The System: The Glory and Scandal of Big-Time College Football
Brad and I have many similar interests, but one of the things we find it HARD to do is to find a movie, TV show, or book that we both want to watch or listen to at the same time. When we go on a road trip, we like to listen to books on tape. The last time we drove to Colorado, we listened to The System: The Glory and Scandal of Big-Time College Football. I am not nearly the die hard college football fan that my husband is but I still really enjoyed the book.
This is a book that many dads, husbands, brothers, and friends (women and men) would enjoy getting for Christmas.
System: The Glory and Scandal of Big-Time College Football takes an inside look at college football and reveals many interesting things to this unique system. There were many well known names of coaches and football players that even non die hard fans will recognize. It was an interesting read because of the variety of things covered about college football (the good, the bad, and the ugly). I am posting two amazon reviews because I think they do a great job in summarizing what the book is about.
By michaelaon September 19, 2013
Format: Kindle Edition
Released earlier this week, The System: The Glory and Scandal of Big-Time College Football is sure to raise our collective eyebrows. While this book is definitely a must read for college football fans, it is sure to grip even the most apathetic of sports fans. But this sports book isn’t all fun and games. Instead, it takes a hard look behind the scene to widen our football lens. The authors cover seat-squirming topics with unprecedented research into issues like the use of college co-eds (or Hostesses) to lure high school recruits to big-time programs, or female co-eds using their physical assets to reward the student-athletes they tutor. The ugly story of a rape case is followed by a good story of faith and second chances. Finally, The System addresses the elephant in the locker room: money. Is college football all about money? The money it takes to build multi-million dollar football stadiums and facilities? The millions it takes to hire big-time football coaches? The millions most college football programs lose every year? Meanwhile, college tuitions rise to help cover athletic department budgets, student-athletes receive injuries to last a lifetime, and the NCAA gets their knickers in a twist over dollars received by student-athletes while these players endure boot camp-like experiences in the name of conditioning while receiving zero pay. Perhaps The System will leave you scratching your head: almost everyone involved in the game of college football has a paycheck–except the guys with the numbers on their jerseys receiving concussion-causing hits. The System includes stories of players who make it Pro, but it also makes clear that most college football players will never play on Sundays. The System is a well-written, painstakingly detailed book for both the sports fan and the indifferent onlooker as its research illuminates the good, the bad and the ugly of the religion America calls college football.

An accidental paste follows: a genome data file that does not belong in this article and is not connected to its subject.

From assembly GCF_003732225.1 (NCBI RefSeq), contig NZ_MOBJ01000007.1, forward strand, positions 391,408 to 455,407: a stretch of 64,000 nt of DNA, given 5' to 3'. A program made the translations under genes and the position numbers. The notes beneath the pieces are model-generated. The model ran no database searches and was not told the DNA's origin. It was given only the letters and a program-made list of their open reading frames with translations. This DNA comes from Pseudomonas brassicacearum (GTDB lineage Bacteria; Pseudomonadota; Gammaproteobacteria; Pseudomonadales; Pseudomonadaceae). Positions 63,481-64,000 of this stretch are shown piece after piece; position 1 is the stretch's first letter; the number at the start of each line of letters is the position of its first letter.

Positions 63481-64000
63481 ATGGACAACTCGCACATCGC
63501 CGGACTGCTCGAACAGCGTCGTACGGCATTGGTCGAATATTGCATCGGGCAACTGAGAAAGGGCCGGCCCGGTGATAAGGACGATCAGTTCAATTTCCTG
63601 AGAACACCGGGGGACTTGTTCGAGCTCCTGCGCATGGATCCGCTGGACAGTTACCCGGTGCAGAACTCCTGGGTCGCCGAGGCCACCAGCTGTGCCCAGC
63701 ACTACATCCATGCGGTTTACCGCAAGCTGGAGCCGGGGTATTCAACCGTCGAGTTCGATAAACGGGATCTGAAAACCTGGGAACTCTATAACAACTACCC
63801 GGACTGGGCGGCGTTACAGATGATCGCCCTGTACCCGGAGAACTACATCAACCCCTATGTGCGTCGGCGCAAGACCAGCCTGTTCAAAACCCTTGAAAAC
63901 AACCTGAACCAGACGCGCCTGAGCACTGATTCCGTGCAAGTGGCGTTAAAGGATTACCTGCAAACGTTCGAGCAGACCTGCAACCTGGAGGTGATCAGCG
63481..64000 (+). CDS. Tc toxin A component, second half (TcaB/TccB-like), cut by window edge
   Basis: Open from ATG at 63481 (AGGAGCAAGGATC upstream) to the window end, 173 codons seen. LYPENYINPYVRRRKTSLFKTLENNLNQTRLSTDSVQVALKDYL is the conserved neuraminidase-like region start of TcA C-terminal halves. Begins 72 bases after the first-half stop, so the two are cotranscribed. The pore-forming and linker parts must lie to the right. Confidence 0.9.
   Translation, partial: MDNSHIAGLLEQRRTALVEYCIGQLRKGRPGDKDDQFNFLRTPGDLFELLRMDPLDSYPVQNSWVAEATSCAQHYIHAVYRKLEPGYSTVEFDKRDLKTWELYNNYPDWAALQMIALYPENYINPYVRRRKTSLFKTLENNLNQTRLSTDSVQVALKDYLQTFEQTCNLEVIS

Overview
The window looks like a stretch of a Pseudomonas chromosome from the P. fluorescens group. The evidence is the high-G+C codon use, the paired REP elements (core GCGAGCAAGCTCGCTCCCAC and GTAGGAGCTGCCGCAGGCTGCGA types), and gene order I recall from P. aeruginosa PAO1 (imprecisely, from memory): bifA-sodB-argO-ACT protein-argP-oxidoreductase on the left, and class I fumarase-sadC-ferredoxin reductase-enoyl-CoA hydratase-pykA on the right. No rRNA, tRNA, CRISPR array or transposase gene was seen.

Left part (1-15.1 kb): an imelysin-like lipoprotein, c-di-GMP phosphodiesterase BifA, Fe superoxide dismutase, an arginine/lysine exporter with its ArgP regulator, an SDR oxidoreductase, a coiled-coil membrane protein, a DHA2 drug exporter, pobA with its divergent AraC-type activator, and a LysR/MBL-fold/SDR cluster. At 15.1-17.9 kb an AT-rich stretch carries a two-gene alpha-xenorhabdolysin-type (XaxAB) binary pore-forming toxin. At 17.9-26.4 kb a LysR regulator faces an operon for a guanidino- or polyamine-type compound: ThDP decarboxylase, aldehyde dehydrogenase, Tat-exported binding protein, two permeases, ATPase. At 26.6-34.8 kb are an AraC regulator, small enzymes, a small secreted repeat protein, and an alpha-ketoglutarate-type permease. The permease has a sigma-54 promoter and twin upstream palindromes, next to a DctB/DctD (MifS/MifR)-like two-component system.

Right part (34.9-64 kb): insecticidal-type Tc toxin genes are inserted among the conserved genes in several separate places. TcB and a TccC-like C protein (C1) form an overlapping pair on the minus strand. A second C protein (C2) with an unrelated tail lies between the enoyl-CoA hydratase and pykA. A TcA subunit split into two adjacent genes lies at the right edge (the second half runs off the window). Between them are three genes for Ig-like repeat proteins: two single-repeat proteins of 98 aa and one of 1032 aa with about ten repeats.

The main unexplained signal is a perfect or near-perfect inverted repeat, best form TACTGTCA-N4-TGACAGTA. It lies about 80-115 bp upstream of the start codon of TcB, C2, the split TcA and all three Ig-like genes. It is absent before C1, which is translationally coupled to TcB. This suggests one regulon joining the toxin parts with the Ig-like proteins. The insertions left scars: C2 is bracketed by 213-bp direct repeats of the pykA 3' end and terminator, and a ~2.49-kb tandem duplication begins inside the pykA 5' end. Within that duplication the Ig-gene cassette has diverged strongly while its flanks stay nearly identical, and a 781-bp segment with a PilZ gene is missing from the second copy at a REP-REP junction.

By blue32on September 19, 2013
Format: Hardcover Verified Purchase
As a father of a 17 yr old athelete who is just now experiencing he recruiting process for a D1 program, we eagerly read this book to help us prepare for the next 12 months of chaos.
While there were no blockbuster revelations, it has given us great insight in to the inner workings of college football. It is very well written, and at times both heartbreaking and hopeful.
I must point out, amid the scandal, rumor and secrecy of most college football programs, the authors have inadvertently shined a light on the program that stands in stark contrast to all the others.
BYU deserves praise for their program that puts football well behind the spiritual, intellectual, and character building of their young men.
All I knew about BYU was Danny Ainge, Steve Young and tea-totalling students. After my son and I read the book, without speaking a word, we moved BYU to the top of our list of potential programs.
I believe that this exceptional book will be a catalyst for change and a long needed overhaul of the college football system.
Fantastic read for any fan–casual or diehard alike.